What does it mean to be a contrarian investor?
Holly Warburton talks to the Guernsey Press Business Panel
Contrarian is an investment style where the investor goes against the popular market opinion; entering the market when most investors are cautious and cashing up when the majority are bullish and momentum is running high. This is summed up nicely in a quote by Warren Buffett - “be fearful when others are greedy and greedy when others are fearful”. What makes it contradictory is that it’s human nature to want to invest in markets which are going up, particularly if everyone else is positive, and sell in falling markets as protection, in case it falls further. By following the consensus there is also a level of comfort that ‘we’re all in it together’; but it is this that can lead to unfounded market movements and opportunities for the contrarian investor.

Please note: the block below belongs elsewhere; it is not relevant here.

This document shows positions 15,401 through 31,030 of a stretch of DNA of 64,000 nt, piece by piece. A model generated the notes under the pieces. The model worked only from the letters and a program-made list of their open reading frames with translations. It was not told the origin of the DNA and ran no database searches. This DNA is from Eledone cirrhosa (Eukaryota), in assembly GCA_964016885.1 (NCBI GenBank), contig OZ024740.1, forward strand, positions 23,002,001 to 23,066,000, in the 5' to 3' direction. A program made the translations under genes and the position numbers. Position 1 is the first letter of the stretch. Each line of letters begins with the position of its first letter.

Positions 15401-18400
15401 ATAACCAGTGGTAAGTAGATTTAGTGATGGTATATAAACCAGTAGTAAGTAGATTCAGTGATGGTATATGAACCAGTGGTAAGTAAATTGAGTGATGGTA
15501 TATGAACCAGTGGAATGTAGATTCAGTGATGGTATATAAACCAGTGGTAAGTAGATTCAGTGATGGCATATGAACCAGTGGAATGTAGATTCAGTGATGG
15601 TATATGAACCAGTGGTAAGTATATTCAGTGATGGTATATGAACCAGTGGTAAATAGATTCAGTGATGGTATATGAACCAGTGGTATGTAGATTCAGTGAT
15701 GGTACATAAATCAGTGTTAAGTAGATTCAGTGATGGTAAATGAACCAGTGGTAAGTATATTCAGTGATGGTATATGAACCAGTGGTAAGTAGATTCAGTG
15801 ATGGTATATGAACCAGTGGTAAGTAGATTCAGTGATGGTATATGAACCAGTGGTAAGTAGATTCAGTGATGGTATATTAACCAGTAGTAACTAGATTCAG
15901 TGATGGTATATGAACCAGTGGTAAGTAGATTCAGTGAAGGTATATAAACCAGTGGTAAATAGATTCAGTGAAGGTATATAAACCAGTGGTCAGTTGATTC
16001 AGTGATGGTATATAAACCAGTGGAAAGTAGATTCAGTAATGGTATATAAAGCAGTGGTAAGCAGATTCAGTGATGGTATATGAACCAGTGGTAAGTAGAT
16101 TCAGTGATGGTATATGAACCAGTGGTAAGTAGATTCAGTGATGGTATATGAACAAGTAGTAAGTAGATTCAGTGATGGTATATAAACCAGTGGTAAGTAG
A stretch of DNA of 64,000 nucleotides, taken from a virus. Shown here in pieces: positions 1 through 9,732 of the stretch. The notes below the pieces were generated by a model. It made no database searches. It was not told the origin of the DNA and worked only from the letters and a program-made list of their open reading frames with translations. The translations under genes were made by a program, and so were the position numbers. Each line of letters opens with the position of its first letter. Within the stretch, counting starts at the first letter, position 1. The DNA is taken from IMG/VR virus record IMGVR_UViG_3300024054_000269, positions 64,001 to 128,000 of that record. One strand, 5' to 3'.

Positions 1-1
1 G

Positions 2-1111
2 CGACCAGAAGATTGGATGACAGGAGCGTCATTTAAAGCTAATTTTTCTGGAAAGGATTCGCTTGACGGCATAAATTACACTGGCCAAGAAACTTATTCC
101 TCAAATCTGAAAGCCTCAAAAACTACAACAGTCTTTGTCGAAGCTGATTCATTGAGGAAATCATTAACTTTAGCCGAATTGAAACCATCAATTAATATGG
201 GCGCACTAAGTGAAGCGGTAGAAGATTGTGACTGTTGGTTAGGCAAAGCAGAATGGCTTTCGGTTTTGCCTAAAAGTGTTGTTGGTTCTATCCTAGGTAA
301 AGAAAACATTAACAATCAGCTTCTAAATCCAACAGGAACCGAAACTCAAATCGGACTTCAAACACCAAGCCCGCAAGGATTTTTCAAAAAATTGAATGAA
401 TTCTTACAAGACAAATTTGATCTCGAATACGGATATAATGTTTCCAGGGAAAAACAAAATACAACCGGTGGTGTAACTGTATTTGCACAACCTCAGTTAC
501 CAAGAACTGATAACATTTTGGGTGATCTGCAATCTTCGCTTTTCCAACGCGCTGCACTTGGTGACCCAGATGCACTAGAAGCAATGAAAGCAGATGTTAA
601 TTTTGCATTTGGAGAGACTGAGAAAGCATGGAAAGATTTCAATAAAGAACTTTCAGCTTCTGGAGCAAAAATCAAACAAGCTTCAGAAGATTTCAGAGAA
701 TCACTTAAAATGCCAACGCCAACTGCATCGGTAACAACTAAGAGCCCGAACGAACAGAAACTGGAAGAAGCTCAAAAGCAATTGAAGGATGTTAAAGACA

One example of this is the dot-com bubble; due to the rapid rise of internet at that time, investors were keen to buy into the sector at any cost. As more and more investors entered the market, stock prices continued to rise over and above what these stocks were actually worth and when reality hit and the growth didn't meet expectations the market corrected itself in a sharp drop, made worse by investors panic selling at the same time. It would have taken conviction to go against the rest of the market at this time but by avoiding the short term hype, one would have fared better over the longer term, particularly if the market crash had been used as an opportunity to buy some of the better quality stocks at a cheap price.
It sounds like a fail-safe strategy – just doing the opposite, but it’s important to fully understand the company you own or wish to invest into in order to establish its true value before you gauge whether the market is under or overvaluing it.
GP Business Panel 15 June 2017